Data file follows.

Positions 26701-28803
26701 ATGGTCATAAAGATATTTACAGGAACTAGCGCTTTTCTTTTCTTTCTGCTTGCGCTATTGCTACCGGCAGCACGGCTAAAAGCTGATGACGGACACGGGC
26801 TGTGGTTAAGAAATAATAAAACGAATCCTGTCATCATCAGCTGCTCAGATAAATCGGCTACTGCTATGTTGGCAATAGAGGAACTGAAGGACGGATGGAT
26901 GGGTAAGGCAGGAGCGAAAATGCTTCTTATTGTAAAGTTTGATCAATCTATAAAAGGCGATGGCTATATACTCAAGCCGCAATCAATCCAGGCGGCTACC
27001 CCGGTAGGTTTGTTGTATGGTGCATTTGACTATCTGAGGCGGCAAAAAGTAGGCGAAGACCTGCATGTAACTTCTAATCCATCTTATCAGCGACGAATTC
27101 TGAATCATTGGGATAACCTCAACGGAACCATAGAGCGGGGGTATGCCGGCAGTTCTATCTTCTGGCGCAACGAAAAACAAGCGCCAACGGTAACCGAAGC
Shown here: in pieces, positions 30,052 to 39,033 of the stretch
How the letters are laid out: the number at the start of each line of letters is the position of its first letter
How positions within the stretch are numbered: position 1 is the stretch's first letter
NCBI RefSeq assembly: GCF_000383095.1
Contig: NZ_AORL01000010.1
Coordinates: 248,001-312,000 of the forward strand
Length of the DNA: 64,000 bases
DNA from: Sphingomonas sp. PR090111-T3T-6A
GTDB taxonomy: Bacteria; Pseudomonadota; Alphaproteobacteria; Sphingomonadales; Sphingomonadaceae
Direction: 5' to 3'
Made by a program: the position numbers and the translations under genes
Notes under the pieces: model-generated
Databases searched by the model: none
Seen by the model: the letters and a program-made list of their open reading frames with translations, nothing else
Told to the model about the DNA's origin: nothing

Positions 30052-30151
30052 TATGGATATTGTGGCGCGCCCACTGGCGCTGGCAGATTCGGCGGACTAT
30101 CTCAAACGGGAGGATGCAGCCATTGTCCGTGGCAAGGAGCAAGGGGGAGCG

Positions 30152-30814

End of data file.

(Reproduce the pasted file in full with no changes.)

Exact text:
Positions 26701-28803
26701 ATGGTCATAAAGATATTTACAGGAACTAGCGCTTTTCTTTTCTTTCTGCTTGCGCTATTGCTACCGGCAGCACGGCTAAAAGCTGATGACGGACACGGGC
26801 TGTGGTTAAGAAATAATAAAACGAATCCTGTCATCATCAGCTGCTCAGATAAATCGGCTACTGCTATGTTGGCAATAGAGGAACTGAAGGACGGATGGAT
26901 GGGTAAGGCAGGAGCGAAAATGCTTCTTATTGTAAAGTTTGATCAATCTATAAAAGGCGATGGCTATATACTCAAGCCGCAATCAATCCAGGCGGCTACC
27001 CCGGTAGGTTTGTTGTATGGTGCATTTGACTATCTGAGGCGGCAAAAAGTAGGCGAAGACCTGCATGTAACTTCTAATCCATCTTATCAGCGACGAATTC
27101 TGAATCATTGGGATAACCTCAACGGAACCATAGAGCGGGGGTATGCCGGCAGTTCTATCTTCTGGCGCAACGAAAAACAAGCGCCAACGGTAACCGAAGC
Shown here: in pieces, positions 30,052 to 39,033 of the stretch
How the letters are laid out: the number at the start of each line of letters is the position of its first letter
How positions within the stretch are numbered: position 1 is the stretch's first letter
NCBI RefSeq assembly: GCF_000383095.1
Contig: NZ_AORL01000010.1
Coordinates: 248,001-312,000 of the forward strand
Length of the DNA: 64,000 bases
DNA from: Sphingomonas sp. PR090111-T3T-6A
GTDB taxonomy: Bacteria; Pseudomonadota; Alphaproteobacteria; Sphingomonadales; Sphingomonadaceae
Direction: 5' to 3'
Made by a program: the position numbers and the translations under genes
Notes under the pieces: model-generated
Databases searched by the model: none
Seen by the model: the letters and a program-made list of their open reading frames with translations, nothing else
Told to the model about the DNA's origin: nothing

Positions 30052-30151
30052 TATGGATATTGTGGCGCGCCCACTGGCGCTGGCAGATTCGGCGGACTAT
30101 CTCAAACGGGAGGATGCAGCCATTGTCCGTGGCAAGGAGCAAGGGGGAGCG

Positions 30152-30814